A Special Two-Part Report on IT & Health Care | Part 2: Paperless Medicine Health-care CIOs face intense pressure to install electronic medical records and order-entry systems, in spite of physician resistance and large up-front costs. Here's how early adopters are overcoming the obstacles.
On a gritty Boooklyn block cluttered with automobile body shops, a janitorial supplies outlet and a truck depot for Gino's Italian Ice sits a one-storey building with corrugated metal siding the colour of pistachio ice cream. It's an unlikely setting for a hospital IT department and an even unlikelier setting for a revolution in American health care. Yet inside, that's precisely what's going on.
Ten blocks from the 705-bed Maimonides Medical Centre, senior vice president and CIO Ann Sullivan has finished a $US44 million technology transformation that in seven years has taken the hospital from punched cards to a sophisticated system of electronic medical records (EMR) and computerised physician order-entry (CPOE).
Today, every one of Maimonides's doctors - not only its 277 employed physicians but also 978 community physicians with hospital privileges - log on to order medications and tests, check lab results, and track treatment. One in every five prescriptions is flagged by the system for a possible problem - an allergy or an adverse drug interaction. The average turnaround time for administering medicine to inpatients now has been cut from five hours to 90 minutes. Physicians receive all reports online from the radiology department within 24 hours (formerly, it was five days), and they no longer have to reorder tests for the estimated 15 per cent of film records that used to get lost. Last year, revenue increased $US50 million, and hospital officials attribute a fourth of that jump in revenue to the new IT systems. In addition, the annual cost of the hospital's malpractice insurance just dropped $US1 million, a savings largely credited to the new systems.
Advanced systems like these could reduce US hospitalisation costs by $US2 billion a year. And if similar systems were used in doctors' offices and clinics as well as hospitals, they could prevent thousands of deaths from medical errors and save the US health-care system a whopping $US44 billion each year - taking a significant bite out of the $US1.4 trillion America annually spends on health care. Health-care costs, which in 2001 constituted 14 per cent of the gross domestic product, continue to soar, slicing into business profits and exacerbating state and federal deficits. An increasing number of employers are cutting back on health coverage or offering none at all. The enormous efficiencies of electronic medicine could ameliorate this deepening crisis.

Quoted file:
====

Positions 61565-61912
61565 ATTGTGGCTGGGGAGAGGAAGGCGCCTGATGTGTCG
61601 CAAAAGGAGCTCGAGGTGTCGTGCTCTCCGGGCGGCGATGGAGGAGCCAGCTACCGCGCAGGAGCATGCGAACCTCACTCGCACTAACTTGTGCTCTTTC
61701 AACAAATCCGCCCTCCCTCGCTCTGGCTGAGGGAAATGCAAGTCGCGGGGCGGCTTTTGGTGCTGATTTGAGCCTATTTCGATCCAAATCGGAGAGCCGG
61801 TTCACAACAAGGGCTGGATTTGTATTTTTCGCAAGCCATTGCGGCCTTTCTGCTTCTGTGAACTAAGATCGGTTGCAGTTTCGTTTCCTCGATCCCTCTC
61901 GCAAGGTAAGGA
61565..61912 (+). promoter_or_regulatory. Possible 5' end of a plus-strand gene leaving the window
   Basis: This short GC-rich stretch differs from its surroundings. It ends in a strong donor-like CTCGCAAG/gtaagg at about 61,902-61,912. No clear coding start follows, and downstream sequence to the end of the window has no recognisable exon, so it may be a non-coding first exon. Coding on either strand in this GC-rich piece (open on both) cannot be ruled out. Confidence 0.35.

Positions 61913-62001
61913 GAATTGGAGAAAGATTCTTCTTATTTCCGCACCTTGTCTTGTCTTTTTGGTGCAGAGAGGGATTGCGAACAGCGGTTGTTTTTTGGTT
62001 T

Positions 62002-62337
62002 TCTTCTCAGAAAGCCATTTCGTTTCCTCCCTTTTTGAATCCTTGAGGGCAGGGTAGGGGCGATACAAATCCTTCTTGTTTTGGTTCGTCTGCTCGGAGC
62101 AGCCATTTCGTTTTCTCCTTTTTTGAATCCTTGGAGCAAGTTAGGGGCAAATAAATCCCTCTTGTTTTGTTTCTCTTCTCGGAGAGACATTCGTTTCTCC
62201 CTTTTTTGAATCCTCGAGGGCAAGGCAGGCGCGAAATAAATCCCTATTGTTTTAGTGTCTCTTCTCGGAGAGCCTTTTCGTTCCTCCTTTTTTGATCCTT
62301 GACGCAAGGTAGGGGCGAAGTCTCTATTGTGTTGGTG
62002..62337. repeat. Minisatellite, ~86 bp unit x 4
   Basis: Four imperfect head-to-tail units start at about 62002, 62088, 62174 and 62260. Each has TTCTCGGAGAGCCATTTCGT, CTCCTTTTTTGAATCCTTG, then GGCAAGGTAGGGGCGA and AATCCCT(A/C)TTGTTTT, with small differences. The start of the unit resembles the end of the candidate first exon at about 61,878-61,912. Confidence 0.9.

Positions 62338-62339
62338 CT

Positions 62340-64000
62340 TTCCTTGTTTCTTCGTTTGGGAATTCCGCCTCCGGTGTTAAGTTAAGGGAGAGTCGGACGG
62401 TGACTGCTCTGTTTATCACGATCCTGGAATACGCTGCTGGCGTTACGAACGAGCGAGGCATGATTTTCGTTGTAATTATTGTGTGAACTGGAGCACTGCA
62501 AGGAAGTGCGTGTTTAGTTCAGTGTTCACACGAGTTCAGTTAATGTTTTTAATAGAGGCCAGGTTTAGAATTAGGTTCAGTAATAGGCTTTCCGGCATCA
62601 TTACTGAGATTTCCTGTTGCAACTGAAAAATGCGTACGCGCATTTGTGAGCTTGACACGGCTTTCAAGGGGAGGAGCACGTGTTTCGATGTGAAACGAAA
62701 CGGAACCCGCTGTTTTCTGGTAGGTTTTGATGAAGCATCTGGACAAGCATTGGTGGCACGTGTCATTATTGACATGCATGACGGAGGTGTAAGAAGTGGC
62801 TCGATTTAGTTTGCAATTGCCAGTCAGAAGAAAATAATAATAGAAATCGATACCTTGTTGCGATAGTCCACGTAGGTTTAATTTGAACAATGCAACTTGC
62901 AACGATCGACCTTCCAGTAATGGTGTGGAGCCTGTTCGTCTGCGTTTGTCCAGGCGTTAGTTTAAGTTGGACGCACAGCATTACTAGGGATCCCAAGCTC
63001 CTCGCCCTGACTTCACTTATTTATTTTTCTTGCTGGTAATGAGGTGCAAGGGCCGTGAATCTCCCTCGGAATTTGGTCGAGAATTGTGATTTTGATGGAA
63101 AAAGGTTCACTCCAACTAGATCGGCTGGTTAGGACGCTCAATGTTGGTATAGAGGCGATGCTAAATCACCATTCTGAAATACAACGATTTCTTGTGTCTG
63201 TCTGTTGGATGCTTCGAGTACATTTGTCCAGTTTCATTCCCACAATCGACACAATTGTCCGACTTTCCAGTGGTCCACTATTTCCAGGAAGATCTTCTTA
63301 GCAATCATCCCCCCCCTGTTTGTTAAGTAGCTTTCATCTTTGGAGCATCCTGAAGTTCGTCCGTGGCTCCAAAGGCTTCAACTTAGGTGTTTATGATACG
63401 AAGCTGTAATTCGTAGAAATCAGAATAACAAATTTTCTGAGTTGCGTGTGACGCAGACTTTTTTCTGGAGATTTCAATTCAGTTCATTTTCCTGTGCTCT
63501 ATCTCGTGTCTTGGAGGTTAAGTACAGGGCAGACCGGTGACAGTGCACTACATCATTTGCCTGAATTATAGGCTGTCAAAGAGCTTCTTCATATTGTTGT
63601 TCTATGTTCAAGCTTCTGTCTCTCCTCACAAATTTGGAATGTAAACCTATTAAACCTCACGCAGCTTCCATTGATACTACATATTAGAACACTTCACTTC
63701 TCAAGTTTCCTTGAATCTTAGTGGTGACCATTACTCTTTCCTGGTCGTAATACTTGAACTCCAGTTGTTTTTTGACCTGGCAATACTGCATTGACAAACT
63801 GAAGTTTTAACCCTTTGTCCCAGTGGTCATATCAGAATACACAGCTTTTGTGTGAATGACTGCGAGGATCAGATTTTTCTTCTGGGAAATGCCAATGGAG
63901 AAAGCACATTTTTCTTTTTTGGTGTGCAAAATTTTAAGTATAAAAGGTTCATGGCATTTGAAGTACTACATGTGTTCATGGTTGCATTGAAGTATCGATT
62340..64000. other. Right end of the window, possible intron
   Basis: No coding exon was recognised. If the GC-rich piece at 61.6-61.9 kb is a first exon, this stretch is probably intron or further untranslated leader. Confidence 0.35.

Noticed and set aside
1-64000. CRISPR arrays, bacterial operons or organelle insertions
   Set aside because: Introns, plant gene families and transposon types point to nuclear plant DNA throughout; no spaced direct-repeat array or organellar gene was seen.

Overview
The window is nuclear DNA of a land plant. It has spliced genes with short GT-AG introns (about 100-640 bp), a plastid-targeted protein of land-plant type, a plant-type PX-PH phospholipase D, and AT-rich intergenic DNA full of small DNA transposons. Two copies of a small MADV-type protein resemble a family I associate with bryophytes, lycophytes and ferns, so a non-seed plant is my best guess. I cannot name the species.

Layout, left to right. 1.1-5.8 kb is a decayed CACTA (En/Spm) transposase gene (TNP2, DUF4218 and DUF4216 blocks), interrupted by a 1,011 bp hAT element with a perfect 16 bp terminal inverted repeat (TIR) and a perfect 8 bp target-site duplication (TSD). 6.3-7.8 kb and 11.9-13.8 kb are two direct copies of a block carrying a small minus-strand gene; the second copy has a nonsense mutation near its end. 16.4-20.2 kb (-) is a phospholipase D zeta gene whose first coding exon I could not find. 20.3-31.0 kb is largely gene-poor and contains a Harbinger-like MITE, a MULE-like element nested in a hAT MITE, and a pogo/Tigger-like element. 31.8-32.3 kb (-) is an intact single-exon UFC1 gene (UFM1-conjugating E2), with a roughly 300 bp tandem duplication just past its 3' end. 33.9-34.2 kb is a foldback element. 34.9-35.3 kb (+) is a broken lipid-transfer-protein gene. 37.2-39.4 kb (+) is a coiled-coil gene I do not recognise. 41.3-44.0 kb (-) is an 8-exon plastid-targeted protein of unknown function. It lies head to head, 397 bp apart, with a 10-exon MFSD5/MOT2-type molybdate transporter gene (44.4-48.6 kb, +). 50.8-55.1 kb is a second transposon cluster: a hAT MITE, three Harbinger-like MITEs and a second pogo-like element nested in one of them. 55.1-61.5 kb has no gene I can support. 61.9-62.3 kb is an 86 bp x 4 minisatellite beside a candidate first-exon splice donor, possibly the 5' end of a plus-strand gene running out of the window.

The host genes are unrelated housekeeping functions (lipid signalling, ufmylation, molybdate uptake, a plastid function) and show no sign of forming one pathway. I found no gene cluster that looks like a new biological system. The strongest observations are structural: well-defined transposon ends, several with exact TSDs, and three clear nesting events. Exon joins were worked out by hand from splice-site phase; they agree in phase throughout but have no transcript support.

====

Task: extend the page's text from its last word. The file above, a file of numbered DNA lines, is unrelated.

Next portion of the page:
The good news is that this push toward paperless medicine seems inevitable. In the US, insurance companies have begun rewarding physicians and hospitals for using IT to reduce errors. And a 2002 survey found that 46 per cent of physician executives work for organisations that have invested in EMRs or plan to do so in the next year - more than double the number reported in 2001.
The bad news is that there's still enormous resistance to these systems. At present, Maimonides Medical Centre is among only 10 per cent of US hospitals that have implemented inpatient order-entry systems that check for errors. Most health-care entities are moving much more slowly, both because of the tremendous up-front costs (Maimonides has been spending one-third of its capital expenditures on IT) and resistance from physicians who see no reason for changing the way they practise.
CIOs are at the centre of this tug-of-war. They're the ones who must drive this transformation, delivering systems without incurring dangerous downtime or allowing medical files to fall into the wrong hands.
"The pressures in health care are such that in the next two or three years we're going to have to achieve a new level of efficiency," says David Pecoraro, vice president and CIO of the Jewish Hospital HealthCare Services, which has installed systems similar to those at Maimonides.
"CIOs are feeling the heat."
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